x Abu Dhabi, UAEMonday 22 January 2018

ADCB ends legal battle with Morgan Stanley over soured investment

Abu Dhabi Commercial Bank has settled a long-running lawsuit with Morgan Stanley and two leading ratings agencies, alleging it was misled about investments that soured during the US subprime mortgage meltdown.

A view of the Morgan Stanley headquarters in New York's Times Square. Brendan McDermid / Reuters
A view of the Morgan Stanley headquarters in New York's Times Square. Brendan McDermid / Reuters

Abu Dhabi Commercial Bank has settled a long-running lawsuit with Morgan Stanley in which ADCB alleged that it had been misled about investments that soured during America's subprime mortgage meltdown.

ADCB also settled with Moody's Investors Service and Standard & Poor's, the ratings agencies it had claimed were responsible for understating the risk involved in the deals.

A notice filed in a federal court in Manhattan said all parties had voluntarily dismissed the court action. A similar case led by King County, Washington, was also dropped.

It brings to an end a 56-month legal battle in which ADCB had sought compensation for its losses in a structured investment vehicle called Cheyne.

Nobody was available to comment from ADCB yesterday.

Investors will want to know the terms of the settlement, said Tariq Qaqish, the head of asset management at Al Mal Capital in Dubai.

"But as a first glance, I would say it's positive that a lengthy process has come to an end and that parties have agreed on compensation. It will be worth looking at how much ADCB have provisioned for losses on their investments, and how much they will reverse those provisions," Mr Qaqish said.

When ADCB filed the lawsuit in August 2008, it said it had lost nearly Dh1 billion in investments in debt markets tied to subprime mortgages in the United States.

ADCB claimed that Moody's and S&P had given inflated ratings to a group of notes backed by subprime mortgages. Compensation paid to the ratings agencies was based on the notes receiving the desired ratings, ADCB alleged.

ADCB further claimed Morgan Stanley had been negligent in conveying ratings it should have known were inaccurate.

The US district judge Shira Scheindlin in Manhattan had said on October 5 that ADCB and other investors in Cheyne could proceed with allegations that Morgan Stanley was responsible for passing along inflated ratings on the notes.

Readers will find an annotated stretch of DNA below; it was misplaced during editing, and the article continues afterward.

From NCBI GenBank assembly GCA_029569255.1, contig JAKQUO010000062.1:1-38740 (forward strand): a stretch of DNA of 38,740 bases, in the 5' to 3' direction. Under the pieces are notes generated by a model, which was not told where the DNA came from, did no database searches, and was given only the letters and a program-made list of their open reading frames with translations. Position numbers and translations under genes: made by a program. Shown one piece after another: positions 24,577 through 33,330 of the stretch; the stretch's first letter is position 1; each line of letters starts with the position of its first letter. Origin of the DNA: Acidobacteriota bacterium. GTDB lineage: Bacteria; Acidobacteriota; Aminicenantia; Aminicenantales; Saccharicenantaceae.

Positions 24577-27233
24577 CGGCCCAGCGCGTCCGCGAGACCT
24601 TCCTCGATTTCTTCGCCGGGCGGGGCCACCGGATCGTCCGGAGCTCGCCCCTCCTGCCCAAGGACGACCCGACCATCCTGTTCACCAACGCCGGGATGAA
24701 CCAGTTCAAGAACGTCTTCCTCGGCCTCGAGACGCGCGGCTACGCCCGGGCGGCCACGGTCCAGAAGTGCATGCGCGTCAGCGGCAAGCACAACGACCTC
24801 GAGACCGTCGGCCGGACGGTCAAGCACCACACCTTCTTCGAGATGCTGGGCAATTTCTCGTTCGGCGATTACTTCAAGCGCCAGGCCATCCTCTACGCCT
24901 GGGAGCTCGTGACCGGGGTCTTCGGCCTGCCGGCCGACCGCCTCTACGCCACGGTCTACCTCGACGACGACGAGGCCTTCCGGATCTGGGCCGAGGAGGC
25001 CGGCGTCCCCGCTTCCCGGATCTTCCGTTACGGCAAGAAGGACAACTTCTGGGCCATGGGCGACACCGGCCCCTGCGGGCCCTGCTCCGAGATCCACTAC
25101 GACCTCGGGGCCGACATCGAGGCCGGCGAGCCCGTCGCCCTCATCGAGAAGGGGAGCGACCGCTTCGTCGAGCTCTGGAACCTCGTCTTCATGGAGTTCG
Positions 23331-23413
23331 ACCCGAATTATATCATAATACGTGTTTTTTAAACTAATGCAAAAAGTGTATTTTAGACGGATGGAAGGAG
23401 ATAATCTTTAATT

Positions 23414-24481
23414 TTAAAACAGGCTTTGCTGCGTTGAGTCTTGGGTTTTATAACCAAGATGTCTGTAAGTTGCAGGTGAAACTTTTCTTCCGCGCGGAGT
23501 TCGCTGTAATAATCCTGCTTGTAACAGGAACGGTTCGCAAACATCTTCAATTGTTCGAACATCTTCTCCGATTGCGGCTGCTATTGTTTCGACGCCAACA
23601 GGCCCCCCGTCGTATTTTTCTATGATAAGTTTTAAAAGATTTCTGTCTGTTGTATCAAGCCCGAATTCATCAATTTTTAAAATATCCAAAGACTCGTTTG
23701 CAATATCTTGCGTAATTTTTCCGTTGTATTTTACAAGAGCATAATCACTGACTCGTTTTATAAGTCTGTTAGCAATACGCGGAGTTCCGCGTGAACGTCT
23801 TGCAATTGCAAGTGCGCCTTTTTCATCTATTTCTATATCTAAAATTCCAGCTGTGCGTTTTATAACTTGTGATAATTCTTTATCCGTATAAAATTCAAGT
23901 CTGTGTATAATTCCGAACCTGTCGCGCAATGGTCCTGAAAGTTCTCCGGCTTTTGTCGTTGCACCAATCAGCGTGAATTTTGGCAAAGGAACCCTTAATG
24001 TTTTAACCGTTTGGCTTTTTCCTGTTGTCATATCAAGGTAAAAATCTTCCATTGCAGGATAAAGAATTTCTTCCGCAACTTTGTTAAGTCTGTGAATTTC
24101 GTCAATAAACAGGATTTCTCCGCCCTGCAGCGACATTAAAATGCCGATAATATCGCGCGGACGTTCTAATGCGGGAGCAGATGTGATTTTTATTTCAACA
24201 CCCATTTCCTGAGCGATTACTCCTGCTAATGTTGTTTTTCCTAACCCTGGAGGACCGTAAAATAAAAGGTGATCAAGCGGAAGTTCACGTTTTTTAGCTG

Settlement terms were not disclosed in the filing on Friday.

ADCB, King County and other investors had sought $638 million of damages linked to losses they claimed to have suffered when the Cheyne vehicle went bankrupt in August 2007.

A trial on the ADCB claims had been scheduled to begin on May 6, according to court documents.

ADCB's stock has gained more than 13 per cent over the last six trading sessions to reach its highest level since August 2008.

The bank has posted a 4 per cent rise in first quarter net profits to Dh829.4m. Most of the year-over-year rise came from the unwinding of hedges previously made by banks.

Leading international banks and credit rating agencies have come under fire since the global financial crisis led to people and businesses around the world losing money on soured investments. In particular, ratings agencies have been accused of providing misleading ratings on mortgage-backed securities in an attempt to gain business.

"We're pleased to have settled these cases," Mark Lake, a spokesman for Morgan Stanley, was quoted as saying by Bloomberg.

"McGraw-Hill has settled the Abu Dhabi and King County cases without any admission of liability or wrongdoing," Jason Feuchtwanger, a spokesman for McGraw-Hill, the parent company of S&P. was quoted as telling the newswire. "The terms of the settlement are confidential."

"This settlement allows us to put the significant legal defence and related costs, as well as the distraction, of these very protracted litigations behind us," Michael Adler, a Moody's spokesman, was quoted as saying. "We are satisfied that it is in the best interests of our company and shareholders."